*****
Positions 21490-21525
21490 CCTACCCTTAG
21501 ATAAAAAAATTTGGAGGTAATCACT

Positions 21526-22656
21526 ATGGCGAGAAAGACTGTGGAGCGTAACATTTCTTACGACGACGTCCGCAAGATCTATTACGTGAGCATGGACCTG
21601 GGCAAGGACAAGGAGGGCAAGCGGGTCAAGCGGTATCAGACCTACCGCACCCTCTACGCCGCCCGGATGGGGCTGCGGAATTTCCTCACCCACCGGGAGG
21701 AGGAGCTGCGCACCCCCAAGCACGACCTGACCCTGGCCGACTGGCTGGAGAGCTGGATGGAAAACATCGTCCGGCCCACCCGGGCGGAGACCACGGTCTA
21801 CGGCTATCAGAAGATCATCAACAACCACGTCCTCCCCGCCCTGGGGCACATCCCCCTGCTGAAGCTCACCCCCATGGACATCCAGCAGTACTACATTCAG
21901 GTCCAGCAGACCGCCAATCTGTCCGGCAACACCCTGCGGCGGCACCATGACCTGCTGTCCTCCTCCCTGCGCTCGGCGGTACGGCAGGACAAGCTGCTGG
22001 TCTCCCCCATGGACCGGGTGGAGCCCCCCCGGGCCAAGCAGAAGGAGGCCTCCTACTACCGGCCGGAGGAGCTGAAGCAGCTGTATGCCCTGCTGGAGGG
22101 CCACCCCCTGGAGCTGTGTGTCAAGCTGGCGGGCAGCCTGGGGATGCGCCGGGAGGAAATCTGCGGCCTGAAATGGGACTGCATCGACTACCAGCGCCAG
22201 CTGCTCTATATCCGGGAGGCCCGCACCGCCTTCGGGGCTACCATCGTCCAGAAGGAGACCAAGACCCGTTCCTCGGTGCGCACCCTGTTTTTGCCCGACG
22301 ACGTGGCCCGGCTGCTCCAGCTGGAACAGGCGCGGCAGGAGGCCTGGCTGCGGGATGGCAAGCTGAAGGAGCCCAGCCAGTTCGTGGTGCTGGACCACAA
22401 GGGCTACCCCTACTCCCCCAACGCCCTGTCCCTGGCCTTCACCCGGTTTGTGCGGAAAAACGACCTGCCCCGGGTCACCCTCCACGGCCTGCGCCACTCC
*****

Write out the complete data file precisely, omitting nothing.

Positions 21490-21525
21490 CCTACCCTTAG
21501 ATAAAAAAATTTGGAGGTAATCACT

Positions 21526-22656
21526 ATGGCGAGAAAGACTGTGGAGCGTAACATTTCTTACGACGACGTCCGCAAGATCTATTACGTGAGCATGGACCTG
21601 GGCAAGGACAAGGAGGGCAAGCGGGTCAAGCGGTATCAGACCTACCGCACCCTCTACGCCGCCCGGATGGGGCTGCGGAATTTCCTCACCCACCGGGAGG
21701 AGGAGCTGCGCACCCCCAAGCACGACCTGACCCTGGCCGACTGGCTGGAGAGCTGGATGGAAAACATCGTCCGGCCCACCCGGGCGGAGACCACGGTCTA
21801 CGGCTATCAGAAGATCATCAACAACCACGTCCTCCCCGCCCTGGGGCACATCCCCCTGCTGAAGCTCACCCCCATGGACATCCAGCAGTACTACATTCAG
21901 GTCCAGCAGACCGCCAATCTGTCCGGCAACACCCTGCGGCGGCACCATGACCTGCTGTCCTCCTCCCTGCGCTCGGCGGTACGGCAGGACAAGCTGCTGG
22001 TCTCCCCCATGGACCGGGTGGAGCCCCCCCGGGCCAAGCAGAAGGAGGCCTCCTACTACCGGCCGGAGGAGCTGAAGCAGCTGTATGCCCTGCTGGAGGG
22101 CCACCCCCTGGAGCTGTGTGTCAAGCTGGCGGGCAGCCTGGGGATGCGCCGGGAGGAAATCTGCGGCCTGAAATGGGACTGCATCGACTACCAGCGCCAG
22201 CTGCTCTATATCCGGGAGGCCCGCACCGCCTTCGGGGCTACCATCGTCCAGAAGGAGACCAAGACCCGTTCCTCGGTGCGCACCCTGTTTTTGCCCGACG
22301 ACGTGGCCCGGCTGCTCCAGCTGGAACAGGCGCGGCAGGAGGCCTGGCTGCGGGATGGCAAGCTGAAGGAGCCCAGCCAGTTCGTGGTGCTGGACCACAA
22401 GGGCTACCCCTACTCCCCCAACGCCCTGTCCCTGGCCTTCACCCGGTTTGTGCGGAAAAACGACCTGCCCCGGGTCACCCTCCACGGCCTGCGCCACTCC